2. Securities Investor Protection Corporation - SIPC

    A nonprofit corporation created by an act of Congress to protect ...
  3. Bank Insurance

    A guarantee by the Federal Deposit Insurance Corporation (FDIC) ...
  4. FDIC Insured Account

    An account that meets the requirements to be covered or insured ...
  5. Risk-Based Deposit Insurance

    Deposit insurance with premiums that reflect how prudently banks ...
  6. Deposit Interest Rate

    The interest rate paid by financial institutions to deposit account ...
Hot Definitions
  1. Benchmark

    A standard against which the performance of a security, mutual fund or investment manager can be measured.
  2. Mobile Wallet

    Mobile wallet is a virtual wallet that stores payment card information on a mobile device.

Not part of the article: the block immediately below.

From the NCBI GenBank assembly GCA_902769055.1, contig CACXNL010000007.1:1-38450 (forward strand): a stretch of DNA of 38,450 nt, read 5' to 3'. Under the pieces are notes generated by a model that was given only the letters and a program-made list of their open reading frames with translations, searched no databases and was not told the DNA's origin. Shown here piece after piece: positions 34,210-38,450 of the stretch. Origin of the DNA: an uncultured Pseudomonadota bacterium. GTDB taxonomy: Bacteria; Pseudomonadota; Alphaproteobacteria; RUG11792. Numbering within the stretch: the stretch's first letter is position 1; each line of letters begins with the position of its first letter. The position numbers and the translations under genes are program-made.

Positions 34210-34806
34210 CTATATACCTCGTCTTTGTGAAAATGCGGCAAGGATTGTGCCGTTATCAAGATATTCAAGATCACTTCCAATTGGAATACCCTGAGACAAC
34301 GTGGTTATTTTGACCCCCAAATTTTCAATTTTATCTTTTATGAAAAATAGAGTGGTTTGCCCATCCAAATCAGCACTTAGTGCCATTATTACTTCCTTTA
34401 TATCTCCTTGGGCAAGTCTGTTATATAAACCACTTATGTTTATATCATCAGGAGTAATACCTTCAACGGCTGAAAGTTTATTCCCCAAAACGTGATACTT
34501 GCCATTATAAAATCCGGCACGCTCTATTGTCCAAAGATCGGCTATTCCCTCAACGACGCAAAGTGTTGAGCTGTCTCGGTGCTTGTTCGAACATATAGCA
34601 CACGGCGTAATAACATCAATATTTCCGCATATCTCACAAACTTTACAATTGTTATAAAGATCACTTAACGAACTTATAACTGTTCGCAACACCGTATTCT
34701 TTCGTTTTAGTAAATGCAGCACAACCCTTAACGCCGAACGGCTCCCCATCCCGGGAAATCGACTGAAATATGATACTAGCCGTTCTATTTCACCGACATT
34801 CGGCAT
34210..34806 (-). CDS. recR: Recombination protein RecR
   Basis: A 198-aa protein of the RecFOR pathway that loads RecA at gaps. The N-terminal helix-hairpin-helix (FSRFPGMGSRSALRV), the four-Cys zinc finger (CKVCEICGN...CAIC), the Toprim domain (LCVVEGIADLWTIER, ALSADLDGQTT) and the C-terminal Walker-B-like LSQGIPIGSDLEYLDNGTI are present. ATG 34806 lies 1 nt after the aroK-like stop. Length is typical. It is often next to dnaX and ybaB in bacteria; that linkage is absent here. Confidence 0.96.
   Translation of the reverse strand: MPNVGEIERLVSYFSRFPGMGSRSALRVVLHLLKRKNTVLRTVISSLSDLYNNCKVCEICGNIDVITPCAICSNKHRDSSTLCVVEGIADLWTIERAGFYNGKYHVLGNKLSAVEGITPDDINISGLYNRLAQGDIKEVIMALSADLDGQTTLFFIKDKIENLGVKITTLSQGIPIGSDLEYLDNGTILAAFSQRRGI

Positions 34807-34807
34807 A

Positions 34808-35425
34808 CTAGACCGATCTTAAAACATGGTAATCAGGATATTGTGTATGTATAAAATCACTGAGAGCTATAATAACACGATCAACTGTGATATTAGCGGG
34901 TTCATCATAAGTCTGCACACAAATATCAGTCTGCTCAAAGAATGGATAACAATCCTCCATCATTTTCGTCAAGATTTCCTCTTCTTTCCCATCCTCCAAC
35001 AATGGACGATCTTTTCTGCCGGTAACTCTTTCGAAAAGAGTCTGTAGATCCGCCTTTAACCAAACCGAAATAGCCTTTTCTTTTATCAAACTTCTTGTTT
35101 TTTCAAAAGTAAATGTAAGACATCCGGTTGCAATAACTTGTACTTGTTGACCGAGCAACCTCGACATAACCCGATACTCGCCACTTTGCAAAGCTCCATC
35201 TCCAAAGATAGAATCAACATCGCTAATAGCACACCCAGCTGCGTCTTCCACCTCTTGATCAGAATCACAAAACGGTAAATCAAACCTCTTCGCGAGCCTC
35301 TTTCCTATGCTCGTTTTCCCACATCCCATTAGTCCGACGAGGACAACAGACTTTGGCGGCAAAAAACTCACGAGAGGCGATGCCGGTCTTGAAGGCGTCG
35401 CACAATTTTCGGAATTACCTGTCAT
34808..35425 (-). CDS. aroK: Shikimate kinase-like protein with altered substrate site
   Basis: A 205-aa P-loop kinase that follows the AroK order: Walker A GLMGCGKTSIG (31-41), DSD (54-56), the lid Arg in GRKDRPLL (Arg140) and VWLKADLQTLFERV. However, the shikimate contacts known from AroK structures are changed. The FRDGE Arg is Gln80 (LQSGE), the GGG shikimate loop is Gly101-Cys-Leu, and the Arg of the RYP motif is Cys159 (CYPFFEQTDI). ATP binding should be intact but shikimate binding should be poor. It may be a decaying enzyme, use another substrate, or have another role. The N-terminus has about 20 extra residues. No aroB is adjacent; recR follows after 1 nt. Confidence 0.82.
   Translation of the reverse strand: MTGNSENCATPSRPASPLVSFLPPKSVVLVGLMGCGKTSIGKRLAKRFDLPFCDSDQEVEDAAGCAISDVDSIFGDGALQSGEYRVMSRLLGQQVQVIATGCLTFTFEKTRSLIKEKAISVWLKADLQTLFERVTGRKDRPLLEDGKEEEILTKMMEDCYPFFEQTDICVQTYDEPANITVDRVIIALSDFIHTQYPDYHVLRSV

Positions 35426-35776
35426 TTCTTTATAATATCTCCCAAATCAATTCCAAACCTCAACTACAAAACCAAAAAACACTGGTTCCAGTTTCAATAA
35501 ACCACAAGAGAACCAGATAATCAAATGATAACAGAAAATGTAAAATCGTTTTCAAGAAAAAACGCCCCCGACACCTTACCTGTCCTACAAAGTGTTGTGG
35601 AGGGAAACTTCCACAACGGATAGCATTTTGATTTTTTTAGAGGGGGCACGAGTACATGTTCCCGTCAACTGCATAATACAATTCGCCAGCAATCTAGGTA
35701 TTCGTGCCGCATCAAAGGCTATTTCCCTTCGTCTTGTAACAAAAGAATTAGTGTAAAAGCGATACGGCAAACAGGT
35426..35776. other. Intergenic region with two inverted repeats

3. Leverage

    1. The use of various financial instruments or borrowed capital, such as margin, to increase the potential return of an investment. ...
  4. Trumponomics

    Trumponomics is a term for the economic policies of President Donald Trump.
  5. Universal Health Care Coverage

    An organized healthcare system that provides healthcare benefits to all persons in a specified region. Many countries, such ...
  6. Davos World Economic Forum

    The annual meeting of the World Economic Forum hosted at Davos—a small ski town in Switzerland—in January each year is among ...
Trading Center